Dave Morrison's Tractor-Show Parade Commentary

Dave Morrison of West Concord, Minnesota, fights stage fright from his younger years and becomes a sought-after personality to announce at antique tractor shows.


| December 2014



Dave Morrison announcing

Dave Morrison announcing at the Gopher-Hawkeye Power Assn. Farming of Yesteryear Threshing Festival in Kiester, Minn.

Photo by Bill Vossler

As a high school student, Dave Morrison was so shy he’d rather do almost anything than get up in front of a group of people and speak. Funny, though, the way things change. Today the West Concord, Minnesota, man is a sought-after announcer at antique tractor shows.

It’s a turn of events even Dave couldn’t have predicted. As a youth, he attended tractor shows with friend and mentor Curtis Starch. At one show Dave remembers seeing a wooden pole with two speakers, and nearby, a man grasping a microphone in one hand and trying to read from a bunch of papers in the other. He looked frustrated as he tried to inform show-goers about the owners and drivers of the passing tractors, some of which went by too quickly for comment. Dave looked on the scene and shook his head. “I thought, that’s not for me,” he says.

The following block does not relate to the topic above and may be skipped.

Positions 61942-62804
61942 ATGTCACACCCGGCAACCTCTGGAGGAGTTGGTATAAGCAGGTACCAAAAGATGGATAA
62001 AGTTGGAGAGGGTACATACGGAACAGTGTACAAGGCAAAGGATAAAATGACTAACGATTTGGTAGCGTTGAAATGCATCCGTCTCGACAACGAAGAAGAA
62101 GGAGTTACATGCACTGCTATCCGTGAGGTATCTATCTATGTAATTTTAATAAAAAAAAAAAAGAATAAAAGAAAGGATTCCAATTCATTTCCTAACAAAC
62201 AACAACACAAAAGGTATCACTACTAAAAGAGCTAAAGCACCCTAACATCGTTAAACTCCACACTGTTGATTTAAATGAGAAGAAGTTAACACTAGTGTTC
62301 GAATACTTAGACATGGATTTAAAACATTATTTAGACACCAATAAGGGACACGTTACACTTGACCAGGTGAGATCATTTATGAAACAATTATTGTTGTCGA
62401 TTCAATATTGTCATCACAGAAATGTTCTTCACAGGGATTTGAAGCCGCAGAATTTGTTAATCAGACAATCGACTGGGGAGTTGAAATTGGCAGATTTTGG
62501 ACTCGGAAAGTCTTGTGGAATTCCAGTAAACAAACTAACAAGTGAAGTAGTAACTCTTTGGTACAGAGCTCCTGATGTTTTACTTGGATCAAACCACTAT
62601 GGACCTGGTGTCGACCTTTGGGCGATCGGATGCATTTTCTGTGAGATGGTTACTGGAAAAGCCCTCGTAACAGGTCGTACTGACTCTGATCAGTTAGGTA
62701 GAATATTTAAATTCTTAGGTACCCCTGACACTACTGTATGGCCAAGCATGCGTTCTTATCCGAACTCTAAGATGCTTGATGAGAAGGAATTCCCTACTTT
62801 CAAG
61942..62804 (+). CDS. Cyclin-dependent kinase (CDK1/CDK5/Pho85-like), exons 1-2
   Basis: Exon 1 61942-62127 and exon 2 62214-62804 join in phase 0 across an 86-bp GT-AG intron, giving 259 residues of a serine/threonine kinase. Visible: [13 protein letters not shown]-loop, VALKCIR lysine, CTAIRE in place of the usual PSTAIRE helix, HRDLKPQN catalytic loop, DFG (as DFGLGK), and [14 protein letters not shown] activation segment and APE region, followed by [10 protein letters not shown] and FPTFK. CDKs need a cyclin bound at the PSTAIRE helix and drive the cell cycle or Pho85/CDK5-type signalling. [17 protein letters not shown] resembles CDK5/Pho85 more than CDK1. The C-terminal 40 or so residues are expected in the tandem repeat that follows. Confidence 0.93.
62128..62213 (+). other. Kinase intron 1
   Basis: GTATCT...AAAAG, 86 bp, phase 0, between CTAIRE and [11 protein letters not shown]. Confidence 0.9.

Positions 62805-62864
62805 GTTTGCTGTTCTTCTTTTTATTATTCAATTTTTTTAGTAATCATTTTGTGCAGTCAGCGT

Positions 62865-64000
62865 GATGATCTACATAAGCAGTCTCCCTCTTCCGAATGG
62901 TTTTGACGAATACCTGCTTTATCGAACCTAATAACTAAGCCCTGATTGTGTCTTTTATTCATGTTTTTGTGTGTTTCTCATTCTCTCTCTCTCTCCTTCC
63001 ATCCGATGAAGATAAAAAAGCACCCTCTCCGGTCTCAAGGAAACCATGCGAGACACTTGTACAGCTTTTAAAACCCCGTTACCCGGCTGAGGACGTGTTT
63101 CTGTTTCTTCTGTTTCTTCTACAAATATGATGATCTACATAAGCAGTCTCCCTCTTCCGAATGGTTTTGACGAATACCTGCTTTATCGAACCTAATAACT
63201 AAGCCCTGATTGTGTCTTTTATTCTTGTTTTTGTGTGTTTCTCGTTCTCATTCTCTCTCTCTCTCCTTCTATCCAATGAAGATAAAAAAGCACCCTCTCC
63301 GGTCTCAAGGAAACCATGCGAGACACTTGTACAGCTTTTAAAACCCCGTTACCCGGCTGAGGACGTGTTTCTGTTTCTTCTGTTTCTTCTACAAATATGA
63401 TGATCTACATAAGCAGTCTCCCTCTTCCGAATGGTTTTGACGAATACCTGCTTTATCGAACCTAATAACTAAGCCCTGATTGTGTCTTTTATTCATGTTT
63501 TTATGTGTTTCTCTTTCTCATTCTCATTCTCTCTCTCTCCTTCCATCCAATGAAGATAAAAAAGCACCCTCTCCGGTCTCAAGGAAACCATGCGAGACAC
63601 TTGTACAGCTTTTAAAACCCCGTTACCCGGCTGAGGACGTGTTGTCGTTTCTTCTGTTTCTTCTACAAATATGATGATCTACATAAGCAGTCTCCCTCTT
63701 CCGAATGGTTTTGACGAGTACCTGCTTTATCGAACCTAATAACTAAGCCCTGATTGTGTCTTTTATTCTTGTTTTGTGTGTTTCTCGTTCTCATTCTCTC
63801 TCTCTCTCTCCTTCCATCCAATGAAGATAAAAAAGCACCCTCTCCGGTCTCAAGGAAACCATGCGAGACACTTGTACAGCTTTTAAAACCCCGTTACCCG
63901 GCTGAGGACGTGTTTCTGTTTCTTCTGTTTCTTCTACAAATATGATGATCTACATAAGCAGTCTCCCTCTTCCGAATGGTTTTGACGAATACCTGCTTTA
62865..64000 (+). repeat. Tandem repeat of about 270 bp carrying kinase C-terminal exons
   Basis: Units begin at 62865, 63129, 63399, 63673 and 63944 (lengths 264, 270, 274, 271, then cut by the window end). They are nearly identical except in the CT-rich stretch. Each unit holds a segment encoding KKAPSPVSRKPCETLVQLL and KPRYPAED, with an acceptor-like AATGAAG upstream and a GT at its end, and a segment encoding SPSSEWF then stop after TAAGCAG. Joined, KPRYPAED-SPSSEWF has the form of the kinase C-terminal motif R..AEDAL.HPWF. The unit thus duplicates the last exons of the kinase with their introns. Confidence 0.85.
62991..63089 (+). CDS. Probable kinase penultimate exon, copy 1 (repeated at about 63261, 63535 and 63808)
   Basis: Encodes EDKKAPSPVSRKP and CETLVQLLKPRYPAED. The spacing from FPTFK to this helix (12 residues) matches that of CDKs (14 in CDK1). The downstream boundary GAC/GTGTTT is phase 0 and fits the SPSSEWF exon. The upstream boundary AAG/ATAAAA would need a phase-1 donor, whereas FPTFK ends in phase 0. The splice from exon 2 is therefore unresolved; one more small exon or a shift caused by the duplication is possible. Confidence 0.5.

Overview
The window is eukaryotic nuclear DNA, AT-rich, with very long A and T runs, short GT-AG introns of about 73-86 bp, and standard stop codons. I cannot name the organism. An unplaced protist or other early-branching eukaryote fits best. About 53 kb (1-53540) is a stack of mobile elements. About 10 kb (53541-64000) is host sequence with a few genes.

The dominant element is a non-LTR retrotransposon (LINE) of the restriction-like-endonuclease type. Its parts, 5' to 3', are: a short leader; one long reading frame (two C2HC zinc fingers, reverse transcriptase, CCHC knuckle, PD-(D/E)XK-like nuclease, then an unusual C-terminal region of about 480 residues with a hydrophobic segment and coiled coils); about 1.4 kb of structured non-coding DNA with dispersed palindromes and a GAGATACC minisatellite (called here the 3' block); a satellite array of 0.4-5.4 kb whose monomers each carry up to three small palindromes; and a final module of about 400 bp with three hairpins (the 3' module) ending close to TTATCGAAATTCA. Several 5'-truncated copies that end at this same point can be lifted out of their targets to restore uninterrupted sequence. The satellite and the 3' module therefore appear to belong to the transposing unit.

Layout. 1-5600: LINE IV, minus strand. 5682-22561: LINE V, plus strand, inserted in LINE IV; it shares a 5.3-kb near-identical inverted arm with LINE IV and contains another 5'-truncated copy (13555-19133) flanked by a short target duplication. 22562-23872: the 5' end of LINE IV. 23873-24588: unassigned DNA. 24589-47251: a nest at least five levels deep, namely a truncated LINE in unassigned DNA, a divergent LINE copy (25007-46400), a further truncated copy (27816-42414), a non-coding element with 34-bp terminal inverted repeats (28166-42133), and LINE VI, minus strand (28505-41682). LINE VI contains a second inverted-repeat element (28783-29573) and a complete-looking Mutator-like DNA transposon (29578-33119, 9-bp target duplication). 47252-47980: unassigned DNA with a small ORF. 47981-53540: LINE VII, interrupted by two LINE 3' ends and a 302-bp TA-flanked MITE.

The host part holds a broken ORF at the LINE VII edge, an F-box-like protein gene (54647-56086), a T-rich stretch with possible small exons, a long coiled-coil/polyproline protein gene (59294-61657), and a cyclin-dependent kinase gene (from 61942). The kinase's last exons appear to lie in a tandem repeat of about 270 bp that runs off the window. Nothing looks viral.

Announcing a change

Dave’s grandfather owned a few Farmall tractors. When Curtis bought three of them, Dave’s interest in the old machinery was piqued. “At 17,” he says, “I told myself, ‘somebody’s got to carry on this legacy.’”

That agenda became even more urgent when both Dave’s father and Curtis died in 1986. Dave bought back three of his grandfather’s Farmalls and began to study them. Meanwhile he continued going to tractor shows and threshing bees, where he scrutinized the old tractors, noting their details and differences. At that point, he was still a spectator, just enjoying the show.

Everything changed when he was faced with the prospect of cleaning out his grandmother’s house. “She had saved my uncle’s Country Gentleman and Capper’s Farmer magazines,” Dave recalls. “I looked at those and thought, ‘Wow! The ads with IHC tractors are so bright red and clear and sharp. I’ve got to find more of these.’ That’s when the bug really bit.”

Then the unexpected happened. In 1989, when the Root River Antique Power Assn. decided to hold a daily parade at its annual show, organizers asked for a volunteer to serve as announcer. Dave, once almost pathologically shy, found himself raising his hand. “I can do that,” he said.